In response to a recent Hassle-Free PC that described quickly determining which version of Windows you have, a reader asked the following question about his system:
"Microsoft Windows XP, Media Center Edition, Version 2002, Service Pack 3: Is this the 32-bit or 64-bit variety?"
Fair enough question: my Hassle-Free PC covered only Windows Vista and Windows 7, not XP. Know why? Because Microsoft didn't make 64-bit versions of XP--not for consumers, anyway. Rather, Windows XP 64-Bit Edition was created specifically for Intel's Itanium family of processors, and not many of those found their way into home PCs.
So if you're running XP on your system, I'd say it's 99.9 percent certain that it's the 32-bit variety.
Ah, but what does it matter? What are the differences between the 32- and 64-bit versions of Windows (often known as "x86" and "x64," respectively)? If you're buying a new PC, which one should you choose?
Short answer: for most home users, 32-bit Windows is fine and dandy. If you're more of a power user, opt for 64-bit (which is increasingly common on new PCs anyway, so you may not even have a choice). The key consideration is RAM: 32-bit Windows can address only 3.5GB, while 64-bit Windows can address 4GB or more. Because so many new PCs come with at least 4GB, that's why you're seeing Windows x64 as the default OS.
I know, I know: this stuff can be confusing. If you want to learn more, I recommend reading Microsoft's informative article, "Taking the mystery out of 64-bit Windows."
Make Your Screen Easier to Read
I admit it: My eyes are getting old. More and more these days I find myself suffering from eyestrain after spending hours in front of the computer. It finally dawned on me: I'm using a big monitor (a 22-inch LCD), but Windows is still showing me relatively tiny fonts, icons, etc.
As regular Hassle-Free PC readers know, it's a simple matter to increase the font size in, say, your browser: You just hold down the Ctrl key and tap + (or spin your mouse wheel). But what about making everything bigger throughout Windows? The icons, the toolbars, the text in pull-down menus--everything? It turns out Windows 7 is easily enlarged:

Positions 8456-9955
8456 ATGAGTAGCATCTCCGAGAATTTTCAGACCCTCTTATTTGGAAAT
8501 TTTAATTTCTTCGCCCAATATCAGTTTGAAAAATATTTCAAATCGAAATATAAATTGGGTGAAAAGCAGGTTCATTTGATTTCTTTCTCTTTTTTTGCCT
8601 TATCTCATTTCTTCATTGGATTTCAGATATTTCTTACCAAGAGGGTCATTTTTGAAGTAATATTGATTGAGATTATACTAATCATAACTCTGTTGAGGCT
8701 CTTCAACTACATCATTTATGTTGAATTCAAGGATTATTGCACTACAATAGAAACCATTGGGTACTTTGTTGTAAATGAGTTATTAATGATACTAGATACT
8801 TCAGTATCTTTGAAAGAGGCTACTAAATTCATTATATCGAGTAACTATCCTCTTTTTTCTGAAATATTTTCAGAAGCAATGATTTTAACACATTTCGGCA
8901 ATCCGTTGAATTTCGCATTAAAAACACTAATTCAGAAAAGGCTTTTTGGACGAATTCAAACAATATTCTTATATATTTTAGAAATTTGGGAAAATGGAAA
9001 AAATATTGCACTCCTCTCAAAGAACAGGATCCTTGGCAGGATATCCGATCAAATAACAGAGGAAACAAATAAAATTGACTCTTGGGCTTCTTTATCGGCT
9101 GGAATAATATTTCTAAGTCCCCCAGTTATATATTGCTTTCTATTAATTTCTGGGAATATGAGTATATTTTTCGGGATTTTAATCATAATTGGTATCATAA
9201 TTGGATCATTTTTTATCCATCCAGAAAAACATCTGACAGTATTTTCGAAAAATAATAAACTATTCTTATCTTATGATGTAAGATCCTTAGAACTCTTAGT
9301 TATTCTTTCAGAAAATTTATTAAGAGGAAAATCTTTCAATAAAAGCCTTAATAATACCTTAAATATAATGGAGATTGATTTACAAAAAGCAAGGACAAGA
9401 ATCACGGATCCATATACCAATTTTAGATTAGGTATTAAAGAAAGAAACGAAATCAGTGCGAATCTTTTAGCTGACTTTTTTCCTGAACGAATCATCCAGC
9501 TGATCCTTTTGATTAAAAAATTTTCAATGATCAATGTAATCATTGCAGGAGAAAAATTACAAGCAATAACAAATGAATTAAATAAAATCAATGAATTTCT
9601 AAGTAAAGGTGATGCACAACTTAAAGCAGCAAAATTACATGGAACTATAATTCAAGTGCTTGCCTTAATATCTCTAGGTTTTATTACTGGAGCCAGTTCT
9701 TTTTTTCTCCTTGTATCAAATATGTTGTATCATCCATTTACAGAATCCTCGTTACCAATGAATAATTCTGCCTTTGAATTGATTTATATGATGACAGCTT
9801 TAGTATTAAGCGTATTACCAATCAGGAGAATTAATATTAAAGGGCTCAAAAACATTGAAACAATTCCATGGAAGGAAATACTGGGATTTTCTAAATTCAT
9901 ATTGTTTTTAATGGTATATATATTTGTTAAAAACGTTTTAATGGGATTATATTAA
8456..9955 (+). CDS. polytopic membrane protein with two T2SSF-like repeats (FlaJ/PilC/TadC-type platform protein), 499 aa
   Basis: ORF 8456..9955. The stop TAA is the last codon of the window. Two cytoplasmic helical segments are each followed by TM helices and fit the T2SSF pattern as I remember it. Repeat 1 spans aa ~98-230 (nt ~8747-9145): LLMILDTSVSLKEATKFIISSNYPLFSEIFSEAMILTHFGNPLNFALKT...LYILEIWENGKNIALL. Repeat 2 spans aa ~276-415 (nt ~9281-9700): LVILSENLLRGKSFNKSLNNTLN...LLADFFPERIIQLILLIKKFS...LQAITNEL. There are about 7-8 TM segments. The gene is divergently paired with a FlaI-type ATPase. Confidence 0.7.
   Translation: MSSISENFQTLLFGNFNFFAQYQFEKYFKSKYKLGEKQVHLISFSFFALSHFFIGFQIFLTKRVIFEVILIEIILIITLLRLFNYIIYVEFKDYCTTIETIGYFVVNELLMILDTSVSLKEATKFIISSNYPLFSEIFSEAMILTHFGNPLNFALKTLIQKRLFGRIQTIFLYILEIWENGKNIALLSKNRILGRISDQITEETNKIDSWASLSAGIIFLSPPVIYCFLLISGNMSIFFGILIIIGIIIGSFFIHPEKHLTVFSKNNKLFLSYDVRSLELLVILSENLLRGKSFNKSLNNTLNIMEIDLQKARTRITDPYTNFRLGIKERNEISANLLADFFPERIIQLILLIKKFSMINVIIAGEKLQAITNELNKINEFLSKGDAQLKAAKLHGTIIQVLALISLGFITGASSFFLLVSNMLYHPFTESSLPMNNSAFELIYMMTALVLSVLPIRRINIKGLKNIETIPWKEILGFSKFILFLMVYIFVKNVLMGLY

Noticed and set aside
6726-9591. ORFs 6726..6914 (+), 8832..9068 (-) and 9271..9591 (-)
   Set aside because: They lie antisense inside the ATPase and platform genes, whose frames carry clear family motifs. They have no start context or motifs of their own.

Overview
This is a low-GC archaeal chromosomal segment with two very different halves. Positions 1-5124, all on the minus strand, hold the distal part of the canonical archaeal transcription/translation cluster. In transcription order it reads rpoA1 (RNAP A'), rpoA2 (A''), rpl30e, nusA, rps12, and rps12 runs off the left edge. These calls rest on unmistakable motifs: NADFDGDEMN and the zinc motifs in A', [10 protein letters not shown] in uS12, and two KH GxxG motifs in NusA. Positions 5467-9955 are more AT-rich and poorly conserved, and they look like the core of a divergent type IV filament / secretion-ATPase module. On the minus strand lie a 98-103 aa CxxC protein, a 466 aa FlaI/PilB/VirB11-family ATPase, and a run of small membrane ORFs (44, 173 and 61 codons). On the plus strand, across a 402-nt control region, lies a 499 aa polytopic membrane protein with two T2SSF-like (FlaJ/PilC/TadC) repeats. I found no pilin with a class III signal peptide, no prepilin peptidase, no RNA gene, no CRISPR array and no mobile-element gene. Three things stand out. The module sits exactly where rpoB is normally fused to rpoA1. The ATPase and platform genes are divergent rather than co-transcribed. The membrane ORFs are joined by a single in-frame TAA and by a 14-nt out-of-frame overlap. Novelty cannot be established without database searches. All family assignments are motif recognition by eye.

- Open the Control Panel, then select Appearance and Personalization.
- Under the Display section, select Make text and other items larger or smaller.
- The default is Smaller. Choose one of the other two settings--Medium or Larger--and then click Apply. (Be sure to save any other work first, as you'll have to log out of Windows and back in again for the changes to take effect.)
Presto! Now Windows is a lot easier on the eyes (and I mean that in the literal sense). It may take a little while to get used to the bigger fonts and whatnot (I had to readjust some of the viewing panes in Microsoft Outlook), but ultimately this is a great solution for anyone suffering from computer-generated eyestrain.
Change Your Windows 7 User-Account Picture
When you click the Start menu--or visit the Windows log-on screen--you're presented with a rather arbitrary thumbnail image. Usually it's a flower, soccer ball, rubber ducky, or one of the other handful of Windows' stock images.
Although you don't get many choices when you first set up your PC (and sometimes you don't even get a choice), you can easily change the image that's assigned to your user account. Here's how in to do it in Windows 7 (the procedure may vary slightly in earlier versions):
- Open the Control Panel and then choose User Accounts (or click Start, type User Accounts, and hit Enter).
- Select Change your picture.
- If you don't want any of the available thumbnails, selct Browse for more pictures.
- Navigate to the desired folder and choose the image you want. Any BMP, GIF, JPEG, or PNG file is fair game.
That's all there is to it! Now you can customize Windows to be just a little more the way you want it.
If you've got a hassle that needs solving, send it my way. I can't promise a response, but I'll definitely read every e-mail I get--and do my best to address at least some of them in the PCWorld Hassle-Free PC blog . My 411: firstname.lastname@example.org . You can also sign up to have the Hassle-Free PC newsletter e-mailed to you each week .